The Daily Telegraph
Net-zero goals reviewed amid security fears Food retailer ‘Ministers should end green-related taxes’
Liz Truss moves to address fears that attempts to hit green goals by 2050 are damaging the economy
LIZ TRUSS has announced a sweeping review of Britain’s net-zero goals amid concerns the target to cut carbon emissions by 2050 is damaging the economy.
Ms Truss has appointed Chris Skidmore, a leading green Tory who signed the net-zero target into law, to examine whether it is fit for purpose.
The Prime Minister also launched a separate task force to reform the energy market with the aim of reducing the long-term cost of power.
The Prime Minister yesterday reiterated her support for the UK’S legally binding target to reach net zero by 2050, but said the review of the goal would ensure current policies were “pro-business and pro-growth”.
Mr Skidmore is expected to look at the impacts of net-zero policies such as carbon taxes on heavy industry, or the potential for new jobs and industries such as hydrogen or heat pump manufacturing.
It is also likely to examine the levelling up impacts of insulation and energy efficiency, given the unequal distribution of leaky homes in former Red Wall areas.
The review will be completed by the end of this year, and comes amid friction in the party over the netzero goals.
Some Tories argue the target is undermining the country’s energy security and its economic growth.
Separately Ms Truss has appointed Madelaine Mcternan, a former investment banker who was director general of the vaccine task force during the Covid crisis, to renegotiate overly lucrative contracts for renewable and nuclear power generators.
The Energy Supply Taskforce is aiming to strike a series of “cap and floor” deals that will guarantee minimum incomes for these businesses while also capping their profits at a set level, giving them enough certainty to offer lower prices over a longer time period. It would replace a system which currently allows the owners of some solar and wind farms to profit massively from record gas prices – even though gas prices do not affect their costs.
Under these existing arrangements, wind and solar farms built before 2014 can sell electricity at the market rate while also benefiting from government subsidies, allowing some to reap huge windfalls as prices surged this year.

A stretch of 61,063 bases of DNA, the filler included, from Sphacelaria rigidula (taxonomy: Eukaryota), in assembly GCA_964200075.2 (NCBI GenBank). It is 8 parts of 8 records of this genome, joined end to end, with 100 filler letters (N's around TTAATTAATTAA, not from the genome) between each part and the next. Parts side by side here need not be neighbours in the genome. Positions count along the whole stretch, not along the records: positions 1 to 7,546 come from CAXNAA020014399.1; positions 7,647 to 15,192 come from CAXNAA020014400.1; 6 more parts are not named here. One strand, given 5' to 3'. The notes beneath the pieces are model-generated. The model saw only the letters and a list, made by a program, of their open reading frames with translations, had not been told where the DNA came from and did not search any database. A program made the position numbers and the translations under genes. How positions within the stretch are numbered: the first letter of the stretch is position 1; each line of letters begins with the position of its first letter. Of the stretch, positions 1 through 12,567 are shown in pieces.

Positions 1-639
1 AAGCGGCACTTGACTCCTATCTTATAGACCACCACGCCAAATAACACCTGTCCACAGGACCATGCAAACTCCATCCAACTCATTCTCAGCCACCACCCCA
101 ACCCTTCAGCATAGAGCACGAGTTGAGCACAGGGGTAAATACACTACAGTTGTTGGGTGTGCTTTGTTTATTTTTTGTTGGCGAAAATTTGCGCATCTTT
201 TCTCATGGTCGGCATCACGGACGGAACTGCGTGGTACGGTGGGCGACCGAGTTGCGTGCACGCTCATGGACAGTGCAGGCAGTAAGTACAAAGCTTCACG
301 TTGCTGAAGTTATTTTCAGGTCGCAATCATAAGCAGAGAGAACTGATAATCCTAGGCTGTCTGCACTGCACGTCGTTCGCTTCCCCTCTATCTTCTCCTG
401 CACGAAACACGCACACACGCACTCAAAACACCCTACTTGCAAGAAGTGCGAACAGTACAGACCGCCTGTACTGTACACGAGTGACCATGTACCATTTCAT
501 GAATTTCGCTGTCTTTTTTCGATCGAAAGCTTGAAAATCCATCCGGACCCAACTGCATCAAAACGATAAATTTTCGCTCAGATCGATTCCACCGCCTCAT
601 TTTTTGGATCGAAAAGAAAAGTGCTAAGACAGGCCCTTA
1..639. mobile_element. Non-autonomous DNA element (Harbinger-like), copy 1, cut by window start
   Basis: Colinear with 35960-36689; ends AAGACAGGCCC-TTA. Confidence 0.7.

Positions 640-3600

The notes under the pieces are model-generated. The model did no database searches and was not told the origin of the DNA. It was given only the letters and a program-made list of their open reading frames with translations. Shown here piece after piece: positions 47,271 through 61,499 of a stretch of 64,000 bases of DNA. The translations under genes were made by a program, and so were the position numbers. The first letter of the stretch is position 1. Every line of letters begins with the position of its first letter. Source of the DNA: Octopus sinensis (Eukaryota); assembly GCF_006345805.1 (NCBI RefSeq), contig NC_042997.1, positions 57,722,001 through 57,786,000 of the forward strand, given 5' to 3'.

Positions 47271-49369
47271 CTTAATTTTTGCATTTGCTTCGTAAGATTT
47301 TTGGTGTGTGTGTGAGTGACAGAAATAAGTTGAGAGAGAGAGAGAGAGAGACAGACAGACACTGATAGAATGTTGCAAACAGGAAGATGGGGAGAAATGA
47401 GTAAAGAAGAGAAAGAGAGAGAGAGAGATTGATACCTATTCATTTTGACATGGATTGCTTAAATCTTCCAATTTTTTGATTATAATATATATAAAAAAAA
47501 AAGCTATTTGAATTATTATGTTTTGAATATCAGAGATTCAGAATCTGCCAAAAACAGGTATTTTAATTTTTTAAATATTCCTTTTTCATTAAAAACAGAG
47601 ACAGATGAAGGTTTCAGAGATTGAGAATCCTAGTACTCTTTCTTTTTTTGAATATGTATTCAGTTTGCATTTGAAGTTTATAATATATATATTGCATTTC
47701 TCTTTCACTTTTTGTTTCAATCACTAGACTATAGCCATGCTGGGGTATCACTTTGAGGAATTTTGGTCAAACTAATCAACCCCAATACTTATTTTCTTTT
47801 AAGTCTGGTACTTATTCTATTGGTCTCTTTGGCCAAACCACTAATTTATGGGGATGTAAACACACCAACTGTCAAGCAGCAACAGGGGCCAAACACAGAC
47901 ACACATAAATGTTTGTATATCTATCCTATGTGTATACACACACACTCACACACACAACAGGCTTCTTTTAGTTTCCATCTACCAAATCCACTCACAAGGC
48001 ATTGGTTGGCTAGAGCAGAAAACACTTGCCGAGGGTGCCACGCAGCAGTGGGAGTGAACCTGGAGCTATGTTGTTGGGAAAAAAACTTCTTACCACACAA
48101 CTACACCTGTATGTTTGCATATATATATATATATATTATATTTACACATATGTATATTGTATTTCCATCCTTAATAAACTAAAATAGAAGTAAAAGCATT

The new deals that the Government wants these businesses to sign up to would be so-called contracts for difference, where they agree to set prices over a 15-year period. If the market price for power is below this level, the contract acts as a subsidy.
But when prices are higher, the energy producer pays the Government the difference, which will potentially help to lower bills.
Announcing that her other review into the economics of net zero will be led by one of its biggest proponents may allow Ms Truss to allay some of the concerns of both net-zero sceptics and the greener members of her party.
Mr Skidmore set up the Net Zero Support Group among Conservative MPS in response to vocal opposition from a small number of MPS who argue that the country is decarbonising too fast.
The Government said the review would “ensure we are meeting our Net Zero 2050 target in an economically efficient way, given the altered economic landscape.”
It added that the review would “ensure delivering the target is not placing undue burdens on businesses or consumers”.
When we built our new smoked salmon factory, having been evicted from our previous premises for the construction of the Olympic Park, our electricity prices were about £100,000 per annum.
Over 14 years until last September, our prices rose little by little to £200,000. When we came to renegotiate last year, the rate doubled to a horrific £400,000, and that was only if we tied in for three years. We had no option.
If ministers now step in and limit prices for business customers, we could be in a situation where those who are now tied down end up suffering.
The best way for ministers to approach this crisis from a business perspective is to end all greenrelated taxes, charges and subsidies. They can also help by introducing business rates holidays and NI holidays. Lance Forman, head of Forman & Field